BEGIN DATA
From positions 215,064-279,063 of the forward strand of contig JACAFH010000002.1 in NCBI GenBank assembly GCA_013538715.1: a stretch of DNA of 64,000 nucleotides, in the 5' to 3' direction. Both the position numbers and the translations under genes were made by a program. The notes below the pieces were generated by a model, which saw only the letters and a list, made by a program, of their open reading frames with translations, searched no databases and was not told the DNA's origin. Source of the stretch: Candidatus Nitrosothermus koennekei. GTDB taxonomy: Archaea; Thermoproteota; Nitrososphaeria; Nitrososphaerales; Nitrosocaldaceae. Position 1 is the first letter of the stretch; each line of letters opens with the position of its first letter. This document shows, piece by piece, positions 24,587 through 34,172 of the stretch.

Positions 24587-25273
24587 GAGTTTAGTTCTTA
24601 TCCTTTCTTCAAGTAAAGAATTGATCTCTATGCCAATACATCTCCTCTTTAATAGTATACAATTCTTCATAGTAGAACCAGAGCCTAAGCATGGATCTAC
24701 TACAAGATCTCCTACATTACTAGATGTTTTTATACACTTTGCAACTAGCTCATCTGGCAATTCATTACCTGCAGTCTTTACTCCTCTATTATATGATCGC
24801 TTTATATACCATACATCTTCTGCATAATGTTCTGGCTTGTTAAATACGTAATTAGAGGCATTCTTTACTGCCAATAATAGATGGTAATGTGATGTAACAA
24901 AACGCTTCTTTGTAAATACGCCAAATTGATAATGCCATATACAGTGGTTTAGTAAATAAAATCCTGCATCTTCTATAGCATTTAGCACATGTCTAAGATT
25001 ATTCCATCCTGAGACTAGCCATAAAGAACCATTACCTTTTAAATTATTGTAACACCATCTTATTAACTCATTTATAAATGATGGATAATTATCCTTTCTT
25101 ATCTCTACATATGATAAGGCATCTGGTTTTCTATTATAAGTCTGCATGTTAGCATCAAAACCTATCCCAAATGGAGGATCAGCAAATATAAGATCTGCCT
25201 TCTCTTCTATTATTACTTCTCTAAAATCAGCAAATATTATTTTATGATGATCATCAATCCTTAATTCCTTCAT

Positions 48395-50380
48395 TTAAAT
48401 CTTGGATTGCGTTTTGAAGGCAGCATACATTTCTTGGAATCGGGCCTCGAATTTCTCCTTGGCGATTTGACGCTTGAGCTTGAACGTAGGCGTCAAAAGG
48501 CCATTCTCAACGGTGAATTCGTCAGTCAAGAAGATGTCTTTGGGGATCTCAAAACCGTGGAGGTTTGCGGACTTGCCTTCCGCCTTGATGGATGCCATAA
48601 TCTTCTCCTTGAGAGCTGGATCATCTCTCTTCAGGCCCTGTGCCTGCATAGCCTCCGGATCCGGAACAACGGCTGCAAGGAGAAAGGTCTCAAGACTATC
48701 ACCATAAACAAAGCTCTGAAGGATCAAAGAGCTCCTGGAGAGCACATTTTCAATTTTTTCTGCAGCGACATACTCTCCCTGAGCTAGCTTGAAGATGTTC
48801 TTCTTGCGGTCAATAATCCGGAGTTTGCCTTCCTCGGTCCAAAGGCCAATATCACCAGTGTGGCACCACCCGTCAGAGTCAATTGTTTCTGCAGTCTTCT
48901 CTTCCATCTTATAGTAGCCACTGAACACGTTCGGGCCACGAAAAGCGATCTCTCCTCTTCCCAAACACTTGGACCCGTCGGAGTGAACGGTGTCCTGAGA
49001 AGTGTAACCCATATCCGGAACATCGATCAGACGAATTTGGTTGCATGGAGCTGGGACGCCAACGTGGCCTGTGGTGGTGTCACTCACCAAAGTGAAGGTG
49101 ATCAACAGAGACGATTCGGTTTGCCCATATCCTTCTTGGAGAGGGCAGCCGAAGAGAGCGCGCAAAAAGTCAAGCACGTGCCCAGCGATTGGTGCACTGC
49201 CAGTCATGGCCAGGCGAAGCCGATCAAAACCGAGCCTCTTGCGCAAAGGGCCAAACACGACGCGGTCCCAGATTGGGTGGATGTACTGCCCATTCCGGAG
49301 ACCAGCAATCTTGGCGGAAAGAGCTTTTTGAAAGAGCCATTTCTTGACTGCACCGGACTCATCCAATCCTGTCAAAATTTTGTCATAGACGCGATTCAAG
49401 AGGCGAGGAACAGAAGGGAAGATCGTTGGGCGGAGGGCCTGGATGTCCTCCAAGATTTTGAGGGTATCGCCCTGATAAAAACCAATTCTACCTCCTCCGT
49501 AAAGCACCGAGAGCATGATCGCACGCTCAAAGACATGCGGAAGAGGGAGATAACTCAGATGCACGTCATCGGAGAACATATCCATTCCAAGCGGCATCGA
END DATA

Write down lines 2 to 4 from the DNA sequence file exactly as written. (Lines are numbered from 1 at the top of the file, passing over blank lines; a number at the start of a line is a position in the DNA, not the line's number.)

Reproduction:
Positions 24587-25273
24587 GAGTTTAGTTCTTA
24601 TCCTTTCTTCAAGTAAAGAATTGATCTCTATGCCAATACATCTCCTCTTTAATAGTATACAATTCTTCATAGTAGAACCAGAGCCTAAGCATGGATCTAC